Yoram Ettinger
Yoram Ettinger Israel news photo: BostonforIsrael.org

The American-Israel Demographic Research Group (AIDRG) shows that the numbers continue to tell a different demographic story than the one that pro-Palestinian elements wish to ensconce in the public consciousness.

Yoram Ettinger, head of the group's Israeli research desk, a consultant on American-Israeli relations and a former liaison to Congress in Israel's Washington Embassy, recently presented the latest findings to an audience in Jerusalem. The name of the presentation speaks for itself: "Bursting the Demographic Bubble: From Baseless Demographic Fatalism to Documented Demographic Optimism."

A perpetual theme running throughout the presentation is that the PCBS (Palestinian Authority Central Bureau of Statistics) exaggerates the number of Arabs in its territory in a number of ways. The latest census includes some 400,000 overseas residents, adds 200,000 Jerusalem Arabs who are also counted as Israeli-Arabs and ignores some 200,000 emigrants since 1997. The World Bank documents a 32 percent gap between the number of Arab births given by the PCBS and that provided by the PA's Ministry of Health and confirmed by its Ministry of Education. 

It is with methods such as these, Ettinger says, that the PA is able to jack up its total numbers in Judea, Samaria and Gaza to some 4.3 million Arabs - falsely convincing many to support the need for a Palestinian state - when in fact there are no more than 2.8 million.

In addition, the PA takes the "assumed" numbers, adds it to the 1.4 million Israeli-Arabs, and states that the total number of Arabs west of the Jordan River is practically the same as the number of Jews.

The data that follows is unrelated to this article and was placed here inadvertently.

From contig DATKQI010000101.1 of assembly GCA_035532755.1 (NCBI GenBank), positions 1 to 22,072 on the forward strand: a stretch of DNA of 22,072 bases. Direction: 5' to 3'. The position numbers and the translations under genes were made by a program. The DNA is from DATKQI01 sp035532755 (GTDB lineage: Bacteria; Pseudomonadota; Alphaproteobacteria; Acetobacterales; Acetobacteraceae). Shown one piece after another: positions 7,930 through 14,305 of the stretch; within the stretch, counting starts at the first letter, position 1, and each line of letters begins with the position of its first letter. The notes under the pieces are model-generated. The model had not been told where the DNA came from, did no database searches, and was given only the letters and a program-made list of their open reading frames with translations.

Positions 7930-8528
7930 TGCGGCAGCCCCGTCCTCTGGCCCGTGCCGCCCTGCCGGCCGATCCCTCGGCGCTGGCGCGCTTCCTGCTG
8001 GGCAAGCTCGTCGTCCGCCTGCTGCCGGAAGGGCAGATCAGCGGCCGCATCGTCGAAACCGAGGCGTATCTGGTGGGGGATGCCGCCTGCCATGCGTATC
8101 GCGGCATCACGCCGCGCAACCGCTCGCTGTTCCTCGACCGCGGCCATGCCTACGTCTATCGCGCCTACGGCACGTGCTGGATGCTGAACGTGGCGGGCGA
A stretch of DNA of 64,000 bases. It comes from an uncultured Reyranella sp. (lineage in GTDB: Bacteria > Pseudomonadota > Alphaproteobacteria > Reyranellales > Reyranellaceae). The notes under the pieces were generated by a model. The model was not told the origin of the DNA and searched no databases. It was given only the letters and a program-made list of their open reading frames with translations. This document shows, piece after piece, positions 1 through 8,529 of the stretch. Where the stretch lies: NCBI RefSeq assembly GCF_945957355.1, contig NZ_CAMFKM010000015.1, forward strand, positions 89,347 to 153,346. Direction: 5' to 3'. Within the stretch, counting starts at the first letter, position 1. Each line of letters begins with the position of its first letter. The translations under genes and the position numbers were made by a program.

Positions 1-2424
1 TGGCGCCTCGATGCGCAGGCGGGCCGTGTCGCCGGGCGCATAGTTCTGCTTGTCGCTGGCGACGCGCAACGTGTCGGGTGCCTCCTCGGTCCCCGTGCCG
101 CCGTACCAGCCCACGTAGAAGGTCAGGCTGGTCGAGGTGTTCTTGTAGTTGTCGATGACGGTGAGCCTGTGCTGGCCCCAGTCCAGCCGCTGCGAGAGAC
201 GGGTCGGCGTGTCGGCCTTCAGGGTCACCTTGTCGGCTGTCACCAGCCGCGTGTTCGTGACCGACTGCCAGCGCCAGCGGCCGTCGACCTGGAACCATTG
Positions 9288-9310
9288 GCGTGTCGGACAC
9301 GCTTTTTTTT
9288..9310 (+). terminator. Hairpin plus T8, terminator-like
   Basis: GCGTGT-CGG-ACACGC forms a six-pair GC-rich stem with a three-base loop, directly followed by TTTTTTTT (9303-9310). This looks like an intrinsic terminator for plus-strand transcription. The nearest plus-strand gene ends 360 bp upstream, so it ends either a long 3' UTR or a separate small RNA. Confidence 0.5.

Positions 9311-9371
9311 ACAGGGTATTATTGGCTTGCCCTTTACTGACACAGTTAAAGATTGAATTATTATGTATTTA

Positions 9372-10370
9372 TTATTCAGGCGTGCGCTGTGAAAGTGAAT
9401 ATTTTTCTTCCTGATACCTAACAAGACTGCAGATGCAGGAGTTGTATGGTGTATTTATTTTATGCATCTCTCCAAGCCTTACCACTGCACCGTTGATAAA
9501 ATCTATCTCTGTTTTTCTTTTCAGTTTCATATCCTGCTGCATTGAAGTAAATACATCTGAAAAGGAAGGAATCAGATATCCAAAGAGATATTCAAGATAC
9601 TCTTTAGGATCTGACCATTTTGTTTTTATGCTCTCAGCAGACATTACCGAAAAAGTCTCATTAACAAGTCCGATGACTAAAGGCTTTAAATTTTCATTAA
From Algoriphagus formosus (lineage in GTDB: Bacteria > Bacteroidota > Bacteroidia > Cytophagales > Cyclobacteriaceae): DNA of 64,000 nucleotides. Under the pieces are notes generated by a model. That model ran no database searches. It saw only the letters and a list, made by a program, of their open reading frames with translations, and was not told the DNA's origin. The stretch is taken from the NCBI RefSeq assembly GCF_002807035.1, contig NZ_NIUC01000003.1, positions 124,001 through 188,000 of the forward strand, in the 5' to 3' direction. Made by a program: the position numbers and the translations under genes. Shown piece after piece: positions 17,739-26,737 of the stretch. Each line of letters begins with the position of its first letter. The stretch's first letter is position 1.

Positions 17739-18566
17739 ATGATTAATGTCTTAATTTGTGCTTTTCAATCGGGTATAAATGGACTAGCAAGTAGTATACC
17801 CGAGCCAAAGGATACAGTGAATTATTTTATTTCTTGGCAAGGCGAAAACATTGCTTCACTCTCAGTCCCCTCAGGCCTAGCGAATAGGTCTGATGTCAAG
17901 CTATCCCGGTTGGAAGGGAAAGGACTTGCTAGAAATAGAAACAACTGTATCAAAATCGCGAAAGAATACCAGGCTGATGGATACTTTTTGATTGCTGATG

The AIDRG shows, however, that in fact, a 2-1 majority of Jews has been consistently maintained.

The PCBS partially based its numbers and projections on an assumption of mass immigration into Judea, Samaria and Gaza. In 1997, it forecast an immigration of 45,000 each year, beginning in 2001.  However, in fact, border crossings data showed not only that Arabs were not moving into Judea and Samaria, but they also were actually moving out - in record numbers. In 2004, 10,000 left; 16,000 in 2005; 25,000 in each of 2006 and 2007; and 28,000 more 2008. Thus, the PCBS included, over the last ten years, an annual increase of 60-70,000 Arabs that actually never occurred.

The AIDRG's "Arab Population in the West Bank and Gaza: The Million Person Gap" was presented at the January 2006 Herzliya Conference. The
Begin-Sadat Center for Strategic Studies published the Study in February 2006. The original study can be found at <www.aidrg.com>.

Other important aspects of the latest study:

* The Arab fertility rate has declined 20 years faster than projected. In
Judea and Samaria, Arab fertility has decreased below 4.5 births per woman. 

* There has been a 50 percent rise in annual Israeli Jewish births during 1995-2009 (from 80,400 to 121,000), while the number of annual Arab births stabilized (39,000). The gap in births-per-woman between Arabs and Jews has dropped ten-fold, from six in 1969 to 0.6 in 2009.

* In Jerusalem, the Arab-Jewish fertility rates have converged at 3.9 births per woman, for the first time since 1948. 

Israel has benefited from annual Aliyah (immigration) since 1882 - yet since 1948, Israel’s demographers have projected no Aliyah waves.

In sum, Ettinger states, "There is a demographic problem, but it is not lethal. The demographic trend is Jewish. Anyone claiming that Israel must concede geography in order to secure demography is either mistaken or misleading."  

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